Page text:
Wednesday, July 31, 2013

Lonesome Dove - Larry McMurtry

This epic tale of the West won the Pulitzer Prize in 1986.  It is a sweeping drama of rugged western life, human ambition, injustice, poverty, struggle, redemption, love, joy, and relationships.  All of this heavy material is joyfully lightened by the outstanding wit McMurtry wields through the wry main character: Gus McCrae.
Two retired Texas Rangers decide to form the first cattle ranch in Montana.  The novel is the story of their journey northward and all the people this journey involves.  McMurtry beautifully sidesteps the plot to develop each main character's backstory in full-chapter flashbacks.  This rich character development weaves a thick fabric of intense human drama for the subsequent plot developments.

At first I thought the theme was the ultimate poison of ambition.  As in: ambition will destroy everyone around it.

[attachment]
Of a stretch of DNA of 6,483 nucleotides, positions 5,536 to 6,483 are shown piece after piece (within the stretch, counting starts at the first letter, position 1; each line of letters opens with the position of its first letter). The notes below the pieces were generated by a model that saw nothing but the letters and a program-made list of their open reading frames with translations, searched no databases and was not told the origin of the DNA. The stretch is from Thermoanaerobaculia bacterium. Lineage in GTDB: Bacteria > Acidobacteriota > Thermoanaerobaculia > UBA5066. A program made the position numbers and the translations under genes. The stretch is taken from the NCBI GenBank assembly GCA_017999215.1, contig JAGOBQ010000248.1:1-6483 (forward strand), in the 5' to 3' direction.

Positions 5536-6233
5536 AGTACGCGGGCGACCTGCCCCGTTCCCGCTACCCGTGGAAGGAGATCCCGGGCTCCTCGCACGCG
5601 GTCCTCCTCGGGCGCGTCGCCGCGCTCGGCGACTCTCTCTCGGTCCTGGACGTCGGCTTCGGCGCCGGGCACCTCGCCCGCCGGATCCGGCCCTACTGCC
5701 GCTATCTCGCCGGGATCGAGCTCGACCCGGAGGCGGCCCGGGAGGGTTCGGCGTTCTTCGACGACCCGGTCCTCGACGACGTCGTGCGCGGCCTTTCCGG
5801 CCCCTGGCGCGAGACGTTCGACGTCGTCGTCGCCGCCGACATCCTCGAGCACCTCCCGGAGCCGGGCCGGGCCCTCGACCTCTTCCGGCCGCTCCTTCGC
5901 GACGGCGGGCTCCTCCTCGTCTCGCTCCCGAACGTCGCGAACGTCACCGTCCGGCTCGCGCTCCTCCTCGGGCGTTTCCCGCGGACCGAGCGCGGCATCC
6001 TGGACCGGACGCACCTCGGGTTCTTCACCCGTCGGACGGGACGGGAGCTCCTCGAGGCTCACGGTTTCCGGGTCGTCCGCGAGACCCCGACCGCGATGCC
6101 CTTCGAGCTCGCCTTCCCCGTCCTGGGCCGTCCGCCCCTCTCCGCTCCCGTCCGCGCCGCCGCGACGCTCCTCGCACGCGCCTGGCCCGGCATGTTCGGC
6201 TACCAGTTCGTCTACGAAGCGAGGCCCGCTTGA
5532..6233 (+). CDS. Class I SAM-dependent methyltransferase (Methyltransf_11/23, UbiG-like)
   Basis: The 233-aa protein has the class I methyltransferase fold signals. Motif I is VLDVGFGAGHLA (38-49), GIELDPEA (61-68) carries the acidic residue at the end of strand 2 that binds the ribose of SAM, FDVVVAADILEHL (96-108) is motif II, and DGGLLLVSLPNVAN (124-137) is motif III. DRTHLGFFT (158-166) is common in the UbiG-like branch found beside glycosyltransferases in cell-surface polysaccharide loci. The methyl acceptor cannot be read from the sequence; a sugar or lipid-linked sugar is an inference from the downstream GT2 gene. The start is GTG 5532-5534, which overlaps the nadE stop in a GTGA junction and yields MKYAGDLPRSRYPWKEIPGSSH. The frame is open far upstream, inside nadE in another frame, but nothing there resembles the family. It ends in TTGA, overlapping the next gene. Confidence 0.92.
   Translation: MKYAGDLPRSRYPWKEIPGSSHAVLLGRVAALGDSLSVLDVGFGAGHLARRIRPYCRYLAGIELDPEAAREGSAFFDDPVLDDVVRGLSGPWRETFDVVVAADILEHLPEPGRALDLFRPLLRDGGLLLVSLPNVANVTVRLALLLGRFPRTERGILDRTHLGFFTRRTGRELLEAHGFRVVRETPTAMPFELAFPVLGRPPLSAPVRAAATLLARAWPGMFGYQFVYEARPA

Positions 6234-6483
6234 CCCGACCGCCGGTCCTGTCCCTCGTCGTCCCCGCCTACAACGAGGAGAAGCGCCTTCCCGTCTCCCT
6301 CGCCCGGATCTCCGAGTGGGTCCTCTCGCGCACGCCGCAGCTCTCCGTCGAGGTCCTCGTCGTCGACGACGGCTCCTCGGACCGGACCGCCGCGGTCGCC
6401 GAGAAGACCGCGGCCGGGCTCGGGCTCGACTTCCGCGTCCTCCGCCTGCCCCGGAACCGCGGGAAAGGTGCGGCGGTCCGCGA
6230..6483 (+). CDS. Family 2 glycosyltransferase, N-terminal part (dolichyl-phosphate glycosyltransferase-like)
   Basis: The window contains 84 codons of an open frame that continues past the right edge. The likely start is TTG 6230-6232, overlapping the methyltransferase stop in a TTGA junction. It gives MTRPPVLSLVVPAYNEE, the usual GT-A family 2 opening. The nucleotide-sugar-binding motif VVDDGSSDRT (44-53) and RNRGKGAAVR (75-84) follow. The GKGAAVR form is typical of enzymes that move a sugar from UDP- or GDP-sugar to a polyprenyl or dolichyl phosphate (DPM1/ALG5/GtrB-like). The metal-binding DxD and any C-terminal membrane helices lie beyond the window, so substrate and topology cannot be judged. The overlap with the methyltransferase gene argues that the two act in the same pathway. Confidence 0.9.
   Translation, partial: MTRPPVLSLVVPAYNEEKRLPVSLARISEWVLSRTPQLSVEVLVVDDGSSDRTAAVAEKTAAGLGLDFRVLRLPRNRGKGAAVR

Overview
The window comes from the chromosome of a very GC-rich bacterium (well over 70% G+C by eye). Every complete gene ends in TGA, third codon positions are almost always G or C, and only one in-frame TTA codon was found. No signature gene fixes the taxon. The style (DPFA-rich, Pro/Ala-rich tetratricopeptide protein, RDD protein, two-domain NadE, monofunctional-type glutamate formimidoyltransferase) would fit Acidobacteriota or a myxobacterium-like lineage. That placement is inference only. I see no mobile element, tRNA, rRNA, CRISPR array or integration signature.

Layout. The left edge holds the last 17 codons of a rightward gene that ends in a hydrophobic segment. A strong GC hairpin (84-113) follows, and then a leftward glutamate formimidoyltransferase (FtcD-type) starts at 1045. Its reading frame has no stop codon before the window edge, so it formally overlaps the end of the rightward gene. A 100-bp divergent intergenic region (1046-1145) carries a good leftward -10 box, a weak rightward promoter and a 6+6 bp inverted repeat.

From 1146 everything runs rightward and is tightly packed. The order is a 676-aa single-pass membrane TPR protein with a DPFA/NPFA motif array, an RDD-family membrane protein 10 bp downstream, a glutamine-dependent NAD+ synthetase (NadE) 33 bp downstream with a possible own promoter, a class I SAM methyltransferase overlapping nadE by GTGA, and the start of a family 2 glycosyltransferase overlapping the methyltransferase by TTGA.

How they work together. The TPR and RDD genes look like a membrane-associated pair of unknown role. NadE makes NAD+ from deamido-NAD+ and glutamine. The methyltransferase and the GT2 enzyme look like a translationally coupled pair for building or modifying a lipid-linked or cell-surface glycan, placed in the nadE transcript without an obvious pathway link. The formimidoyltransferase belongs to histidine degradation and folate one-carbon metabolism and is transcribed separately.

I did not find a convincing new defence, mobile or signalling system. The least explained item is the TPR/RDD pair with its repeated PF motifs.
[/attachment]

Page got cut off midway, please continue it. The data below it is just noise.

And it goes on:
Then, it had no theme.  I thought it was simply an outstanding story depicting the beauty, danger, and difficulty of the old American west and the humans who lived there.
Finally, today, with some help from wikipedia, I picked up on what I think is the true theme, cleverly disguised in a mangled latin phrase on an old wooden sign in the story: "We are changed by the lives around us."  For the many, many intriguing characters who inhabit this story, life has surprising ways of wrapping back around on itself.  Our actions influence those around us.  Our stories intertwine.  Both our good choices and our bad choices make a difference for those we love, and even for those we barely know.
That's a message worth a good story, and all the better if the story itself is exceptional.  At some point, I want to go back and watch the TV miniseries again, too.

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